UCLA LogoWe often wonder as to how blind people navigate through busy roads with just a cane for their support. Well, to answer this question UCLA experts propose that in at least few situations, blindness could enhance other senses, thereby aiding individuals to adjust. Now scientists have apparently verified that blindness could cause structural alterations in the brain, therefore signifying that the brain may restructure itself functionally in order to adjust to a loss in sensory input.

Experts discovered that visual areas of the brain were supposedly smaller in volume in visually impaired people as compared to sighted ones. Nevertheless, for non-visual regions, the trend was apparently inverted i.e. they supposedly grew bigger in the blind. The researchers claim that the brains of blind people are apparently balancing for the decreased volume in regions usually dedicated to vision.

“This study shows the exceptional plasticity of the brain and its ability to reorganize itself after a major input — in this case, vision — is lost. In other words, it appears the brain will attempt to compensate for the fact that a person can no longer see, and this is particularly true for those who are blind since early infancy, a developmental period in which the brain is much more plastic and modifiable than it is in adulthood,” commented Natasha Lepore, a postgraduate researcher at UCLA’s Laboratory of Neuro Imaging.

The scientists apparently applied a tremendously responsive kind of brain imaging known as tensor-based morphometry, which could identify extremely subtle alterations in brain volume, to inspect the brains of three dissimilar groups. The first one is those who lost their sight prior to the age of 5, the second is those who lost their sight post 14 years and a control group of sighted people. After matching against the two groups of blind people, it was apparently discovered that loss and gain of brain matter supposedly depended a lot when the blindness took place.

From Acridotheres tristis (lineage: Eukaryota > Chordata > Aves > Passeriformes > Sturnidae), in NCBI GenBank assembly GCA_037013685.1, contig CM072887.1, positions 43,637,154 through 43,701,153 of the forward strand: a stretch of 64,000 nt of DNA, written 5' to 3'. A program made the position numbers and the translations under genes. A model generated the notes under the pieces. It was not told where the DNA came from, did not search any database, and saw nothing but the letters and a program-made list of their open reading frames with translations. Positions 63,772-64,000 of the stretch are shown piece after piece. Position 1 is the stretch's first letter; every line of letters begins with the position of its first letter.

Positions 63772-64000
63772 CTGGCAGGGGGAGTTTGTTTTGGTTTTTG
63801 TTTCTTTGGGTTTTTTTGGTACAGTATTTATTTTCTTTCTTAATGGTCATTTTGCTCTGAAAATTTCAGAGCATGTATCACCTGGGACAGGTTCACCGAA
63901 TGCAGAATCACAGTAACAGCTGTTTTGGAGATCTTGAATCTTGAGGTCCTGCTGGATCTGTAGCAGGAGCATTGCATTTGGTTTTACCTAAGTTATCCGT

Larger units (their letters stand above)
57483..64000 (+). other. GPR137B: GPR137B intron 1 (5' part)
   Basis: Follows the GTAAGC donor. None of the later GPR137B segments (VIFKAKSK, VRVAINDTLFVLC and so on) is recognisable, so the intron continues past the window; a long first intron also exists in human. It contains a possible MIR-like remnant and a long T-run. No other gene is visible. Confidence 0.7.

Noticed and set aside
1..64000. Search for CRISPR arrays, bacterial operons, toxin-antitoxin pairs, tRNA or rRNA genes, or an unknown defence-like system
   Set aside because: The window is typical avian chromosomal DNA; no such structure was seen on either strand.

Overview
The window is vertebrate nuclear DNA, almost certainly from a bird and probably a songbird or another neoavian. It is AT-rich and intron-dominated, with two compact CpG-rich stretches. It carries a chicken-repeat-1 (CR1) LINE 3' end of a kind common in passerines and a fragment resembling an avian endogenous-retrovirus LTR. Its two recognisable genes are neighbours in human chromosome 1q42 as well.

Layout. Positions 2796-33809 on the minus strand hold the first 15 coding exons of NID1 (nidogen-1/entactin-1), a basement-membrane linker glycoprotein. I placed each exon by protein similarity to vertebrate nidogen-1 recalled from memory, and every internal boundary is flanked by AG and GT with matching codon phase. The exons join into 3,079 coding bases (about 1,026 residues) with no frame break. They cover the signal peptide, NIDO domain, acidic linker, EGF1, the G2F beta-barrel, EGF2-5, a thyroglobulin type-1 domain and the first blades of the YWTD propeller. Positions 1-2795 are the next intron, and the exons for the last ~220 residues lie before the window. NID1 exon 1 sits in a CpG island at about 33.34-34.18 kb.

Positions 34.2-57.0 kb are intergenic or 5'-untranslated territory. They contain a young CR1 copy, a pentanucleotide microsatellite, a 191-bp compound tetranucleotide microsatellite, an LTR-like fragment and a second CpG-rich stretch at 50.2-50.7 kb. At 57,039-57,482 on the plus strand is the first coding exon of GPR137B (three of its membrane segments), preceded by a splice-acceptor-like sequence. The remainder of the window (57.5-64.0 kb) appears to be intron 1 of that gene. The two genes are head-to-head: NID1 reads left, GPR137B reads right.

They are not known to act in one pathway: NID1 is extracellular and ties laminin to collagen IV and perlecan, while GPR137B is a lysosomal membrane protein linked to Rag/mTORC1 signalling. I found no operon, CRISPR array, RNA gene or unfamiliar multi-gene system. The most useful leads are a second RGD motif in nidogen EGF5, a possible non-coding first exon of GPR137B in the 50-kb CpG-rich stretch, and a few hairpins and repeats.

It was seen that only the early-blind group varied considerably from the control group in the region of the brain’s corpus callosum that apparently assists in the broadcast of visual information between the two hemispheres of the brain. The scientists propose that this may be because of the decreased quantity of myelination in the nonattendance of visual input. Myelin, the fatty sheaf that apparently encloses nerves and enables speedy communication, supposedly grows quite fast in the extremely young. When the beginning of blindness takes place in adolescence or later, the development of myelin is already comparatively finished, so the structure of the corpus callosum may not be powerfully impacted by the loss of visual input.

In both blind groups, nevertheless, the researchers apparently discovered considerable swelling in regions of the brain not in charge for vision. For instance, the frontal lobes, which are caught up with, among other things, working memory, were supposedly found to be unusually enlarged, possibly providing an anatomical basis for some of blind individuals’ improved skills.

Preceding researches have apparently discovered that when walking down a corridor with windows, the blind are proficient in sensing the windows’ presence since they could feel slight alterations in temperature and apparently differentiate between the auditory echoes caused by walls and windows.

This research would be published in the January issue of the journal NeuroImage.